Mary Daly passed away on January 3, 2010 but she still reminds us that "Courage to be is the key to the revelatory power of the feminist revolution."  As I give thanks for her life, her words and witness, I am recommitting myself to the task of feminism and daring to live with courage so that those who will come after me will find a world unencumbered by oppression due to gender, race, class, or sexual orientation.

Sometimes I wish my eyes hadn’t been opened,
But now that they have, I’m determined to see:
That somehow my sisters and I will be one day
The free people we were created to be.*


*(Words and Music By Carol Etzler, 1974 published by Sisters Unlimited, RR 1 Box 1420, Bridgeport, VT 05734)

3 comments:

  1. Here's to a Life lived Courageously spinning and sparking our way toward Be-ing. Here's to Mary!

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  2. Karen,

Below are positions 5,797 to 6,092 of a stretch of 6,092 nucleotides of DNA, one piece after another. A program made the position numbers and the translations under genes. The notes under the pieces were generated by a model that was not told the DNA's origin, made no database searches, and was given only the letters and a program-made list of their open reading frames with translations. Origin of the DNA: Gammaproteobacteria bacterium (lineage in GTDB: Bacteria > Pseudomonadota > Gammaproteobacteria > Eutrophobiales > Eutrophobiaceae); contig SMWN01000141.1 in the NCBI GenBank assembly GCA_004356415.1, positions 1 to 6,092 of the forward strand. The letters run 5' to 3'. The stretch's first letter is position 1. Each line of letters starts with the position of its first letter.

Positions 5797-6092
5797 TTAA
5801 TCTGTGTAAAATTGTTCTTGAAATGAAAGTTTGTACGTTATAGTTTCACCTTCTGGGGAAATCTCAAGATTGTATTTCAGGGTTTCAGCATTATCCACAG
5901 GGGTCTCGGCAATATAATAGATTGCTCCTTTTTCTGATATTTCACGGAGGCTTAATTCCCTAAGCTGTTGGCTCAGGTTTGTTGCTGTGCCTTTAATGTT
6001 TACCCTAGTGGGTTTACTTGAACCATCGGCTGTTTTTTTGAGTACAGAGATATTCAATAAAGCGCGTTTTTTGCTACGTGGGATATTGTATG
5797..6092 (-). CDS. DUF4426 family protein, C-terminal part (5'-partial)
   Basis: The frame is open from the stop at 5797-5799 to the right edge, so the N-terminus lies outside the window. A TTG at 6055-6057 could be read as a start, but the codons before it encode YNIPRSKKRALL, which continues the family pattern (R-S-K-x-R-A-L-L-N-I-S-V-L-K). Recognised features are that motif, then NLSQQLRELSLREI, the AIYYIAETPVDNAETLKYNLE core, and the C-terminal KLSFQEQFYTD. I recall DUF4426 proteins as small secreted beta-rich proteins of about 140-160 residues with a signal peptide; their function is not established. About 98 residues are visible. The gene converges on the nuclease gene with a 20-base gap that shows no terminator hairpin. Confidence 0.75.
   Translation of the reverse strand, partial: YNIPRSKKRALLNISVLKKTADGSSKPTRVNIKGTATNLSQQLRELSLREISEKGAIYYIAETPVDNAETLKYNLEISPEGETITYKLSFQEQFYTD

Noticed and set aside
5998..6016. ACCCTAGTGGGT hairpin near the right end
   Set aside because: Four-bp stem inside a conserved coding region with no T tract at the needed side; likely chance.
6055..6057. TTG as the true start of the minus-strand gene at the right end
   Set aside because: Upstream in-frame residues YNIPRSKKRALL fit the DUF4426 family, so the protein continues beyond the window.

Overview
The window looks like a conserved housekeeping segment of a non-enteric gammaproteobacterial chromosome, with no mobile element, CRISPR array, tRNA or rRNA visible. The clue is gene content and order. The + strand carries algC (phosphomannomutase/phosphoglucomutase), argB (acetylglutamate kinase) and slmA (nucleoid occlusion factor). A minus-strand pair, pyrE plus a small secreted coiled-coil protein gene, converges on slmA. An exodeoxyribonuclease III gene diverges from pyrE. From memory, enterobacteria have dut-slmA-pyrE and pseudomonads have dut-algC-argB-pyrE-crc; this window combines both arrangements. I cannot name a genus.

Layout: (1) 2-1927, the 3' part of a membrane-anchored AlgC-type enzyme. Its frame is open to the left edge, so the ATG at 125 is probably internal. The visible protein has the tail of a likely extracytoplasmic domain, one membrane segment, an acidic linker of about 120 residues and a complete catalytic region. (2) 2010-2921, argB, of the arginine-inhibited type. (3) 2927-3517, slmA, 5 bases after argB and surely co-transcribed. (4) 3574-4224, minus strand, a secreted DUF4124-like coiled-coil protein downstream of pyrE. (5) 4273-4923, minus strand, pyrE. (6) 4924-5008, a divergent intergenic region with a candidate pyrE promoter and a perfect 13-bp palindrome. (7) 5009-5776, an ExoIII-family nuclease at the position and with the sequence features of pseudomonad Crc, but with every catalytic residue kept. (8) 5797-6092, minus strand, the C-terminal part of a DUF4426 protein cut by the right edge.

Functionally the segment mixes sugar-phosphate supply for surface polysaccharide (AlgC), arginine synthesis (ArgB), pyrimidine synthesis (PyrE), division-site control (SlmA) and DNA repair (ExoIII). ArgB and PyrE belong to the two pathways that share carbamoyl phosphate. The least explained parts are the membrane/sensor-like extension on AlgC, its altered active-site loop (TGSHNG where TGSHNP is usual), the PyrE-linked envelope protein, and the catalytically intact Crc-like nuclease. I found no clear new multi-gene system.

I enjoyed your comments on culture and religion. I’m wondering if you’ve ever done a study of sexism against males and especially in American culture. I’ve come to terms with being different and acknowledge most of being different is just being a Third Culture Kid (http://www.state.gov/m/dghr/flo/c21995.htm). Now, I just ignore the stereotypes of what women and men expect of me. I enjoy working with kids but real men in this country don’t do kids and especially kids that aren’t theirs. Liking to cook is becoming more acceptable for men but I can remember when we graduated from college that this was something that men generally didn’t do.
    I’ve always placed myself in the Christian middle. People on the right think I’m far left and people on the left think I’m far right. It puts me in the unique position to challenge both sides. Being “head of household” for men on the right has always come with specific roles. I’ve often argued that if my wife can pull down 100K per year and the man is better at cooking, cleaning, and keeping the kids on schedule, shouldn’t a male “head of household” organize the household according to skill set? Somehow this gets labeled as role reversal and not common sense. Sometimes men are cruel to each other when it comes to expectations.